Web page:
Should You Buy an Old House Versus New?

Thinking of buying a new home?

There are plenty of decisions that you have to make, including whether to buy resale or purchase brand-new construction. There are pros and cons to both, and depending on how these stack up, they could influence your choice on whether to go for an older home versus new construction.

Both old and new construction offers specific benefits. At the end of the day, the answer to which type of home to buy will come down to your personal preference. Regardless, it’s still helpful to understand the pros and cons of buying new versus old in order to ensure you make the right decision for you.

Turn-Key Versus TLC

There are some obvious perks to buying a brand new home; namely, everything is new. There’s really nothing to do to the home except furnish and decorate it. On the other hand, buying an older home will probably require a little elbow grease and some extra money to improve the place up to your standards. Unless the home has been completely gutted and renovated by the sellers before you took possession, buying an older home may require a little work.

But that’s not necessarily a bad thing. By investing a little sweat equity into the property, you can quickly add value and equity in the home and make it worth a lot more than it was when you first bought it.

In fact, real estate agents often advise their buyer clients to buy the worst home on the best street. That way you can ensure value in the home because of its desirable location without having to pay a premium for a property that’s already in immaculate shape.

It should also be noted that new homes purchased from builders will still require some work. For instance, you’ll likely be responsible for putting up a fence and hanging window blinds, since these are typically not provided by builders. So in essence, new home construction is not necessarily entirely turn-key.

New Versus Old Materials

When you buy an older home, you’re essentially buying older materials. Every component of a home has a specific shelf live. Nothing lasts forever. And the older the components are, the sooner you’ll have to repair or replace them.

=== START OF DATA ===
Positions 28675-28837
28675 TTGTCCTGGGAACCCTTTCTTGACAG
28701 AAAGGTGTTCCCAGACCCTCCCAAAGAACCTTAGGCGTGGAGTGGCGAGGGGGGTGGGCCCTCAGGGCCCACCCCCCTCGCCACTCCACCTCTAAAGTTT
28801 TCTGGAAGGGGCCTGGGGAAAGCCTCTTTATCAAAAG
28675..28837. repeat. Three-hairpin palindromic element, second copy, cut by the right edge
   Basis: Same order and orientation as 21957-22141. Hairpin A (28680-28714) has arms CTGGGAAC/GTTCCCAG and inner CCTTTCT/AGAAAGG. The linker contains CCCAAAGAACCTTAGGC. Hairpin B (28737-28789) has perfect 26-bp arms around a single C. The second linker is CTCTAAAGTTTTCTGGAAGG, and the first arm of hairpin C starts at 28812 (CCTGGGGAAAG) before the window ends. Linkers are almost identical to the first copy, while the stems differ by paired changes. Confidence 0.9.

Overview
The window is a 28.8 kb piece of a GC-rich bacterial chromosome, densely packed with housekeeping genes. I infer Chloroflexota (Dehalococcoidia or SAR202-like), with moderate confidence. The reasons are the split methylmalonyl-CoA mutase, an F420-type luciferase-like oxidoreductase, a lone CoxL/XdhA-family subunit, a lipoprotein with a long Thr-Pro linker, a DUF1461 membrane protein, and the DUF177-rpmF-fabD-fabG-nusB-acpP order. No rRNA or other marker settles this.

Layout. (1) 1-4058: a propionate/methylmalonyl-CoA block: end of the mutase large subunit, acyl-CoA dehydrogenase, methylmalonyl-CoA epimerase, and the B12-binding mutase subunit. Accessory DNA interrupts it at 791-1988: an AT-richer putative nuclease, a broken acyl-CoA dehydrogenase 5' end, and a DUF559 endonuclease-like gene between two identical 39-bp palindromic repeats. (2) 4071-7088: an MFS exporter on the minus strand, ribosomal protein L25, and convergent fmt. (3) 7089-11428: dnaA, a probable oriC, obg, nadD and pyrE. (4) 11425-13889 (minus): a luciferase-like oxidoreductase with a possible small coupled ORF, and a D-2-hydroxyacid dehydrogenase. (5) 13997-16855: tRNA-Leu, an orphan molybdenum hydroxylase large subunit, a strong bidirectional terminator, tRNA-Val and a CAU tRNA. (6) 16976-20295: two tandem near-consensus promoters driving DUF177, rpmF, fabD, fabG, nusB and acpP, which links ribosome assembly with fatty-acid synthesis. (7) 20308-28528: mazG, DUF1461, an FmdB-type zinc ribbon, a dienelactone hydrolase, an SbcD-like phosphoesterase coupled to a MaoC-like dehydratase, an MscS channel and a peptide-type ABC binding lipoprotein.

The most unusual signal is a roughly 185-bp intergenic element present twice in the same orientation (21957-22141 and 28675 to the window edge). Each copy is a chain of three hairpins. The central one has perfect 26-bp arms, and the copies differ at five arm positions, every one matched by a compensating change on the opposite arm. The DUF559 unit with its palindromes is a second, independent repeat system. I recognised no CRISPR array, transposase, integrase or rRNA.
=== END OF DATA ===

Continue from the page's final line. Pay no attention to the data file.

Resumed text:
In contrast, a new home is just that: new. All materials are brand new and shouldn’t have to be dealt with for a long time after you move in. A brand-new roof, HVAC system, and appliances mean you shouldn’t have to worry about these components for a long time.

If you’re looking for a home that’s not going to bog you down with repairs and maintenance, then a new home might be more up your alley.

But if you choose to go with an older home, make sure you have a home inspection done. This will not only help you renegotiate a lower price if necessary, but it will also let you know if there are any issues in the home that will need to be fixed and how much work and money would be involved to bring the home up to par.

Modern Versus Classic Design

There are certain characteristics in older homes that you just don’t see in new home construction. Things like crown molding, original hardwood flooring, or even stained-glass windows are features that new homes might try to mimic, but aren’t necessarily successful in capturing the true vintage and classic feel that many older homes provide.

But the flip side to this is that brand-new homes provide the most innovative materials, layouts, and designs, such as open concepts, wide hallways and staircases, and master ensuite bathrooms. Depending on your exact tastes and needs, this could be the tipping point of your decision.

Established Versus Bare-Bones Neighborhoods

Older homes tend to be located in neighborhoods that are already established. They’ll already have all the infrastructure, amenities, and even the greenery that many homebuyers are looking for to make home life more convenient. Older homes are more often located closer to city centers and require less travel to get to and from work and other amenities.

You probably won’t have the type of mature trees surrounding a brand new home in a new subdivision that you would with a resale property. And you’d likely be looking at suburbs outside of the city when considering a new subdivision.


Generally speaking, resale homes are usually less expensive on a square foot basis, though there are certainly exceptions to the rule. Newer homes are typically more expensive per square foot, and their prices are set by builders who usually do not like to negotiate with buyers, unlike resale sellers.

Move-in Date

When you buy a resale home, you’ll have a precise date in which you’ll be able to move all your things in. The closing date in your contract will guarantee that the home will be vacated by the seller and ready for you to take over.

But new construction isn’t so clear-cut with move-in dates. While builders give buyers a tentative completion date, delays can and do occur which can push out the completion date. This can happen a few times before the home is finally ready, which can make scheduling your move very difficult.

The Bottom Line

There’s really no right or wrong answer when it comes to which type of home is the better option. Both resale and new construction certainly have their perks, but they each have their downfalls as well. Be sure to carefully consider both options and let your real estate agent offer you some advice on which direction you may want to head in.